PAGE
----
The judges’ full comments on their selections can be found in the Notes to Editors.

Tomorrow (27 May) at 10am, Hay Festival is holding a Golden Man Booker Prize panel event, chaired by Gaby Wood, Literary Director of the Booker Prize Foundation, featuring Elif Shafak, Philippe Sands and Juan Gabriel Vasquez, who will choose their own winner from the shortlist.

Baroness Helena Kennedy, Chair of the Booker Prize Foundation, comments:

‘The Golden Man Booker Prize judges have chosen a hugely exciting list of five books from the last 50 years, which showcases what the Man Booker Prize is all about: fiction of the highest quality. I’m confident these wonderfully evocative novels will appeal to the readers of today and hope that this campaign helps to find these authors many new fans. Now it’s over to the public to decide on the overall champion!’

Luke Ellis, CEO of Man Group, comments:

‘This shortlist of five books for the Golden Man Booker Prize celebrates a half century of literary excellence and the contribution of outstanding authors to the world of fiction. We are proud to be supporting the Man Booker Prize in its 50th year, as it continues to play a valuable role in recognising literary talent and creativity.’

The Golden Man Booker Prize is being supported by all major retail chains, 66 independent bookshops and more than 300 libraries across the UK, with point of sale material, displays, newsletters, staff picks, competitions and social media campaigns.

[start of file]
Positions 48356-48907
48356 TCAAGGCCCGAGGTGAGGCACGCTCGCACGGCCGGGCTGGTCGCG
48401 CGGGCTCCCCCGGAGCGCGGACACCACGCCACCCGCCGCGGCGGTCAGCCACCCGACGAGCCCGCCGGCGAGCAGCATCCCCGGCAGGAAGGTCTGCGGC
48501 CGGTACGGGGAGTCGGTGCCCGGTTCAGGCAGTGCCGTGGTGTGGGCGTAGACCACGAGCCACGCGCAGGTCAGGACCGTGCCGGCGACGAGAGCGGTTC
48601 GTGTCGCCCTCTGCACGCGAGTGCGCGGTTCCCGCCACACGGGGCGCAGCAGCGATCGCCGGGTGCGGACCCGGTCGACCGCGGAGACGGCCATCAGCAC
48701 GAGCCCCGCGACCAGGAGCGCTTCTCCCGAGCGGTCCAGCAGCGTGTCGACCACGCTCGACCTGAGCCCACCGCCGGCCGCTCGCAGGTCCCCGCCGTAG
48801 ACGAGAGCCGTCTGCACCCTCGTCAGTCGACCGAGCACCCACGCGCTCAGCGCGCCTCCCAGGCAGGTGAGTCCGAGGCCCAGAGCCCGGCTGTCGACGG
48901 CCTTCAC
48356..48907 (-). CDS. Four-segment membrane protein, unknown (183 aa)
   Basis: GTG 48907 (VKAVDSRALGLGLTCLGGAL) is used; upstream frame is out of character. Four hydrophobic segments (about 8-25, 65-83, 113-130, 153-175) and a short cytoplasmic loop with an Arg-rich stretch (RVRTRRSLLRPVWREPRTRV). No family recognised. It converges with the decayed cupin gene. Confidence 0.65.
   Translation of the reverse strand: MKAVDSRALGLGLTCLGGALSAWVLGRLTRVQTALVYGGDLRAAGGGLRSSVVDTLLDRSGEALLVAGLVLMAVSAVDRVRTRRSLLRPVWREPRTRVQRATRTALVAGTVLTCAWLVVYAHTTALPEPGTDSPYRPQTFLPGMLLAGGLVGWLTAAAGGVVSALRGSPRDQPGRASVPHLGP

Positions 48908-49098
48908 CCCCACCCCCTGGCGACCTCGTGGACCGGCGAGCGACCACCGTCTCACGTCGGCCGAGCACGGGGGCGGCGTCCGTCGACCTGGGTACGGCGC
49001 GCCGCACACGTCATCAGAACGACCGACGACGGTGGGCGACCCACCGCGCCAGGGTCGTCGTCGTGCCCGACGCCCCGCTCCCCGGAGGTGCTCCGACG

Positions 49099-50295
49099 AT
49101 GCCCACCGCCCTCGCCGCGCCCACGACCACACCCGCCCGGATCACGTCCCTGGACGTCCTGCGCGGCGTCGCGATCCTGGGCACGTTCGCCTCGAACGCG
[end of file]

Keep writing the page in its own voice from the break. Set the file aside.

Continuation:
The shortlisted publishers are also getting behind the Golden Five. A spokesperson from Bloomsbury Publishing said: “We are thrilled to be the publisher of two of the five shortlisted titles from the Man Booker’s 50 year history. Bloomsbury Publishing has chosen to reprint The English Patient by Michael Ondaatje, honouring the Golden Man Booker by using the original jacket used on the Booker prize-winning hardback edition when it was published in 1992. The photograph of a climber taken on the Almasy Expedition 1932 from a collection at the Royal Geographical Society was styled by photo artist Julian Lee for Bloomsbury’s Booker-winning hardback. Now, Bloomsbury assistant art director Greg Heinimann has recreated this iconic image from scratch and located matching fonts, to create a perfect facsimile of the original cover for this Golden Man Booker shortlisted edition.”